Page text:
Since Scopus’ launch in 2004, more than 56 million records have been added to the database. The content originally came from different sources (in-house databases like Embase, ScienceDirect and Compendex, the Scopus Title Suggestion Form and Medline) and has undergone different levels of Scopus content evaluation. This, together with the fact that the title evaluation criteria have evolved over time to become more strict, has led to a situation where some journals no longer meet the Scopus quality criteria.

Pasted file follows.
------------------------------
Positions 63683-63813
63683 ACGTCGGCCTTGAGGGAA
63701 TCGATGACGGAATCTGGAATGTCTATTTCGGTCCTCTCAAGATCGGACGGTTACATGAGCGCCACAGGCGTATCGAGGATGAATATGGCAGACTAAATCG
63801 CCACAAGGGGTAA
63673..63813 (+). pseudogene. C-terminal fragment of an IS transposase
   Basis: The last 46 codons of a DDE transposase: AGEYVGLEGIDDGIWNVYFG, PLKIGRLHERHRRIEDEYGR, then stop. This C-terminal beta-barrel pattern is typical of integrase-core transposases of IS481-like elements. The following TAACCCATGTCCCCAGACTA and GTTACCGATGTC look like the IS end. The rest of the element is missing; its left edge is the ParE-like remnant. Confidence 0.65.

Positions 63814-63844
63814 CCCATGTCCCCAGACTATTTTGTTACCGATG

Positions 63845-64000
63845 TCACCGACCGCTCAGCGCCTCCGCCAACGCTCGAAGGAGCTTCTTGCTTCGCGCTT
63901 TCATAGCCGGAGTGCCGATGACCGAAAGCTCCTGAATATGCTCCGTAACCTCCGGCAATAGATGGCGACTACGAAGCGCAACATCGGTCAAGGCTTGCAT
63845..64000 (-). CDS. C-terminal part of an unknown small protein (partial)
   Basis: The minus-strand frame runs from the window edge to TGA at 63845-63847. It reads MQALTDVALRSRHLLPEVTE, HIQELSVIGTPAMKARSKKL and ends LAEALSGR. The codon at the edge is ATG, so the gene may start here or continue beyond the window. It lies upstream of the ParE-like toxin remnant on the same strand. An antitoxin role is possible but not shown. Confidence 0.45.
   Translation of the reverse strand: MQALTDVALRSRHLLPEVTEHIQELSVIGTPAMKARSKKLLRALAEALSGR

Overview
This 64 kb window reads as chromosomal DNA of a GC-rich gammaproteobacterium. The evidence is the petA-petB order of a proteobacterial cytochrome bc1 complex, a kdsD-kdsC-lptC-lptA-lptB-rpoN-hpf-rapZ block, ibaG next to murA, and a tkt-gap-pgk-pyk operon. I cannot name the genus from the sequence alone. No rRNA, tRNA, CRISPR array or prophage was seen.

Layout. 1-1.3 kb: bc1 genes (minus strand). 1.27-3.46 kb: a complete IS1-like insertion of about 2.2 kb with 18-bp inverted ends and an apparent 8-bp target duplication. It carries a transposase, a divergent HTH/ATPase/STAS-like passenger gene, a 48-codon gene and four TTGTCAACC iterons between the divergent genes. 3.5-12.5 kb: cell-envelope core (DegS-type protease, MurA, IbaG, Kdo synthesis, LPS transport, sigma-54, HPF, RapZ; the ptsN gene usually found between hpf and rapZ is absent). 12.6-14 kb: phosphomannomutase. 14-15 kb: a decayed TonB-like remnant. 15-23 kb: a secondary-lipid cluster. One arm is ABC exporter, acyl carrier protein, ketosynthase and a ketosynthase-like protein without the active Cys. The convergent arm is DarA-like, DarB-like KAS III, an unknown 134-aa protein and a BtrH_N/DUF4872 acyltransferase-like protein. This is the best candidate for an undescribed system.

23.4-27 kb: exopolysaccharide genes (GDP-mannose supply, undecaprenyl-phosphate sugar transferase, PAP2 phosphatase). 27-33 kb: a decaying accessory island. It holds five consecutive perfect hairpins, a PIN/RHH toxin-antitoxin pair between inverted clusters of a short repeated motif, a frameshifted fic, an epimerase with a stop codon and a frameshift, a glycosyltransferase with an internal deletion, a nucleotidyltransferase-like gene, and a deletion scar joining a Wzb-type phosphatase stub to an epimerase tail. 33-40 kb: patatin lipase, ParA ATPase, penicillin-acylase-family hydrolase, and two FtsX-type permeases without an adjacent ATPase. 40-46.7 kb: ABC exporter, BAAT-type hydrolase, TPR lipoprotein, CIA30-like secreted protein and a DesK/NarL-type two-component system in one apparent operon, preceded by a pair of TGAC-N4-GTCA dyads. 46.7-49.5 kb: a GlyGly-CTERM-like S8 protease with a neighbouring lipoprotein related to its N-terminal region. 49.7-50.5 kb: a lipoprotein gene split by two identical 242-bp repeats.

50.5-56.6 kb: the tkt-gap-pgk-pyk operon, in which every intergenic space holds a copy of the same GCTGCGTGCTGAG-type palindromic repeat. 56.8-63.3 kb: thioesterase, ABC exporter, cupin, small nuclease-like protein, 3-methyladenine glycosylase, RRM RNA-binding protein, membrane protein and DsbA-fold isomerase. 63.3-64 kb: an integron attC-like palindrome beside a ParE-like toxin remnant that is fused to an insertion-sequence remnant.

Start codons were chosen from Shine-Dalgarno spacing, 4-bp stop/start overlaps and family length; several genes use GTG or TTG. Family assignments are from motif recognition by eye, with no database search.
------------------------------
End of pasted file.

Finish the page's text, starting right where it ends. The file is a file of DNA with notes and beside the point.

As high content quality is very important to Scopus, and as an incentive for journals to maintain their high content quality, the title re-evaluation process has been implemented. Six quality metrics and benchmarks have been put in place which are the basis of the re-evaluation process, please find them in the below table. These criteria have been developed with the Scopus Content Selection & Advisory Board in conjunction with our Analytical Services team.
Journals not meeting